Australian vehicle sales in May increased by a stunning 12% over the same month last year – as car makers sought heavy damages from key unions trying to close down local assembly lines, writes Mike Duffy.

It was a good news/bad news scenario as 73,123 new vehicles last month rolled out of showrooms keeping Australia on track for a record year.

But there were no celebrations as Holden, Mitsubishi, Ford and Toyota face up to major disruptions for the fourth time in a year.

The Australian Manufacturing Workers Union is staging a campaign of rolling stoppages in support of a move to protect workers’ pay and entitlements.

The latest strike is preventing BHP from delivering sheet steel to the four car makers.

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There is concern that strong sales have left dealers with only minimal stock of popular models – a situation expected to frustrate market performance later in the year.

As well, overseas boardrooms – particularly General Motors and Mitsubishi Motors Corporation of Japan – will be monitoring the situation anxiously.

Mitsubishi has committed almost $A1 billion of new investment to its Australian affiliate to build a replacement Magna/Diamante in 2005 and a new large car for domestic and export markets – the US in particular – for release in 2006.

Meanwhile, GM affiliate Holden is agonising over when – or if – to introduce a third shift to allow to grow production to 180,000 vehicles by 2005. GM wants to ship 20,000 Monaro Coupes to America for sale at Pontiac dealerships.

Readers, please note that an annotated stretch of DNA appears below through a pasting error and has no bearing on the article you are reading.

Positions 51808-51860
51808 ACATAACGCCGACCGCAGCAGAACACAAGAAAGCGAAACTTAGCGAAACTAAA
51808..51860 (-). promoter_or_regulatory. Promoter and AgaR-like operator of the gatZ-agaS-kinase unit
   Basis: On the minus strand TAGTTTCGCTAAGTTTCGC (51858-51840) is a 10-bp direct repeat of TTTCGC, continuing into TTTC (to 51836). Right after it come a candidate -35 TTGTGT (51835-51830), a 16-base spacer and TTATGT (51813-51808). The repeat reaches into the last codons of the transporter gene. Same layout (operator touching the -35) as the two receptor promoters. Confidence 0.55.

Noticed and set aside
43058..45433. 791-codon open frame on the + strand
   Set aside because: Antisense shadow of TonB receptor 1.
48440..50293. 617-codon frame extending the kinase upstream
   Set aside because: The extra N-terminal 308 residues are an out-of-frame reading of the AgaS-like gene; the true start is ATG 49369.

But this can be achieved only with additional capacity which would come with third shift.

With more than 70 workplace bargaining agreements to be settled throughout the components sector, Holden is afraid to commit itself to hiring hundreds of additional workers to staff a third shift.

All four manufacturers are fearful of great damage to Australia’s traditional industrial relations record.

The official VFACTS audit of car sales, released by the Federal Chamber of Automotive Industries, shows Holden continued to dominate the market Down Under in May, with 16,082 vehicles sold for 22% of the national market.

Toyota sold 13,799 vehicles for 18%, Ford recorded 9,807 registrations for 13% and Mitsubishi a disappointing 5,308 vehicles for 7.3%.

The Holden Commodore, as usual, was the No 1 seller with 7,399 sales compared to its nearest rival, Ford Falcon on 4,683.

This took year-to-date sales to 34,182 Commodores – 15,007 more than Falcon’s tally.

The passenger market grew by 2,275 (5.2%) over the same month last year, light truck sales reached 5,024 (up 25.5%) and the heavy commercial vehicle market increased by 573 vehicles (39.7%).

There were mixed results in the passenger segment. Small cars were up 4.7%, medium sized cars sales grew by 20%, sports cars were up an amazing 78% and people movers (minivans) were up 7%. The large car segment was down 3.2%.

Australia’s top 10 vehicle brands year to date:

1 Holden 72,819 22.2%
2 Toyota 60,517 18.4%
3 Ford 42,297 12.9%
4 Mitsubishi 25,706 7.8%
5 Nissan 20,527 6.3%
6 Hyundai 17,061 5.2%
7 Mazda 14,237 4.3%
8 Subaru 11,740 3.6%
9 Honda 9107 2.8%
10 Mercedes-Benz 6396 1.9%